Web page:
Mitigate Climate Change by Reducing the Heat Island Effect
"Urban heat islands" occur when cities replace natural land cover with dense concentrations of pavement, buildings, and other surfaces that absorb and retain heat. This effect increases energy costs and is associated with heat-related illness. Trees cool the city by shading homes and streets, releasing water vapor into the air, and breaking up urban “heat islands”.
Trees absorb CO2, removing and storing the carbon while releasing oxygen back into the air. In one year, an acre of mature trees absorbs the same amount of CO2 produced when you drive your car 26,000 miles.
Reduce Air Pollution
Trees absorb pollutant gasses (nitrogen oxides, ammonia, sulfur dioxide and ozone) and filter particulates out of the air by trapping them on their leaves and bark.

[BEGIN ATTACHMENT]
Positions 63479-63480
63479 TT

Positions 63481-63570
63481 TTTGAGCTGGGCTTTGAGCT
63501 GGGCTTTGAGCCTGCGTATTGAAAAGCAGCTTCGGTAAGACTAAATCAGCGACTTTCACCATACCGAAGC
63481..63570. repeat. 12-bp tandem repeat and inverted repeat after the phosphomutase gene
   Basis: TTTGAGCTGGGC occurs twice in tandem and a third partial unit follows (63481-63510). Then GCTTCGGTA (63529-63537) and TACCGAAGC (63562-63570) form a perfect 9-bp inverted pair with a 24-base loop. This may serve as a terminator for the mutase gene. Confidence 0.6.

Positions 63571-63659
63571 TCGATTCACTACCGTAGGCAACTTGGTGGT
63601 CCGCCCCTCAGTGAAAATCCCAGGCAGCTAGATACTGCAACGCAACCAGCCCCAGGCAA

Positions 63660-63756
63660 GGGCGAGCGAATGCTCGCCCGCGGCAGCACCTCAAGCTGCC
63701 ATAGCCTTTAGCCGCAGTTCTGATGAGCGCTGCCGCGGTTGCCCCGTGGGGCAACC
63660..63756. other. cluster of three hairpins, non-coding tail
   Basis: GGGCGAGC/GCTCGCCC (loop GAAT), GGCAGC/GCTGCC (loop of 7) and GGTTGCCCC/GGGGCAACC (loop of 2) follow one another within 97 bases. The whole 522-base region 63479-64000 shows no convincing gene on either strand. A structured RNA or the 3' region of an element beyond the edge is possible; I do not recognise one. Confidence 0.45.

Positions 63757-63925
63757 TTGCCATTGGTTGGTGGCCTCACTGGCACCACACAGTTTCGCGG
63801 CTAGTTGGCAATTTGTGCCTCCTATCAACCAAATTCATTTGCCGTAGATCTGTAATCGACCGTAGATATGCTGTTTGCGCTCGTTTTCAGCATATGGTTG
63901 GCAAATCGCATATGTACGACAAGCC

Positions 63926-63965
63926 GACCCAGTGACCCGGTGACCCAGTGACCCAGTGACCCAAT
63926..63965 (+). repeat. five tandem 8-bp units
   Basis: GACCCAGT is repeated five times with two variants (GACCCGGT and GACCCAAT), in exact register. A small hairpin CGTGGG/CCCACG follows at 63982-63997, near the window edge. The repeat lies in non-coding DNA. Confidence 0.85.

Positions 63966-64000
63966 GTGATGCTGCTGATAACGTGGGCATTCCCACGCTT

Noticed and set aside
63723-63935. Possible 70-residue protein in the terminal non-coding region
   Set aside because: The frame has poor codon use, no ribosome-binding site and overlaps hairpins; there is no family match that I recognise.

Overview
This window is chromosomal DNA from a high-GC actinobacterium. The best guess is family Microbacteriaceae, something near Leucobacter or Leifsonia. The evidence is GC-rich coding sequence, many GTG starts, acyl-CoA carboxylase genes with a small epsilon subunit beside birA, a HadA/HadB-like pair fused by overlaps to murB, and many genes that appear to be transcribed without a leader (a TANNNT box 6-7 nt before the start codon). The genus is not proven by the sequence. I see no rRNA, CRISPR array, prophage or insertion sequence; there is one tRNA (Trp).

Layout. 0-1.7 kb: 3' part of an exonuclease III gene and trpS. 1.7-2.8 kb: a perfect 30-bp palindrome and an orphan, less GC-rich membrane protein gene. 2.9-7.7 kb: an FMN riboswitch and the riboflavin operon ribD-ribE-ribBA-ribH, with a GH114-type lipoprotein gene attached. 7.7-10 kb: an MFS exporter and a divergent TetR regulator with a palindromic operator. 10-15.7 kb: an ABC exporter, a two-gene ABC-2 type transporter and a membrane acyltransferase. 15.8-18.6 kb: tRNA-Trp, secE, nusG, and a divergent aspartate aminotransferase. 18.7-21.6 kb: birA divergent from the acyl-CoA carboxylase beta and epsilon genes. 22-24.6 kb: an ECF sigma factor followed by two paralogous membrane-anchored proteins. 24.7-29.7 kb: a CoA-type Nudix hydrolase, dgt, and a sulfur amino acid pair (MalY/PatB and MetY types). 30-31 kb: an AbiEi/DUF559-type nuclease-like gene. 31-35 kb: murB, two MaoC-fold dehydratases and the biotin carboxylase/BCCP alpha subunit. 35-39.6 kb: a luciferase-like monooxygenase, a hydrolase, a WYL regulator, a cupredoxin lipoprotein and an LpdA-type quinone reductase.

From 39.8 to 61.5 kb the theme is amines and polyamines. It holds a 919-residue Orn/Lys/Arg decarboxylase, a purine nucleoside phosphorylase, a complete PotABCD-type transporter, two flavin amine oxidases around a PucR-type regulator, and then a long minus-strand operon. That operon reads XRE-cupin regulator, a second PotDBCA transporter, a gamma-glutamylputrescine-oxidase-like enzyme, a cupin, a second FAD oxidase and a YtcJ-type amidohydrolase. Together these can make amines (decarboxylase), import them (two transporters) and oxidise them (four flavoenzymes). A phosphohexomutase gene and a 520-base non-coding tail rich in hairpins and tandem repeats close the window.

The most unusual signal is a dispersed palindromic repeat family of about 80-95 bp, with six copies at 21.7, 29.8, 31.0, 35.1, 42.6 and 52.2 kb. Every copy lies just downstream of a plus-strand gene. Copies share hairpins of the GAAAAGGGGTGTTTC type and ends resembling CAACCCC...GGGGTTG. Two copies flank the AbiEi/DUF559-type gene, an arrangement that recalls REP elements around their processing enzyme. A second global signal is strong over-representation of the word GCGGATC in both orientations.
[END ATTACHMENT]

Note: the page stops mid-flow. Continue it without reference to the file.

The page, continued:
Improve Air and Water Quality
Trees reduce runoff by breaking rainfall. Leaves and branches slow the rain, allowing additional time for more water to be absorbed into the earth below the tree. Increased absorption into the soil reduces the amount of stormwater (that can carry pollutants) that enters our pipes and eventually the river. Trees act like a sponge that filters this water naturally and uses it to recharge groundwater supplies.
Shade from trees slows water evaporation. As trees transpire, they increase atmospheric moisture.
Soil Stability and Flood Mitigation
On hillsides or ravine slopes, trees slow runoff and hold soil in place. Their leaf canopies help reduce erosion caused by falling rain and their roots take up water and help create conditions in the soil that promote infiltration.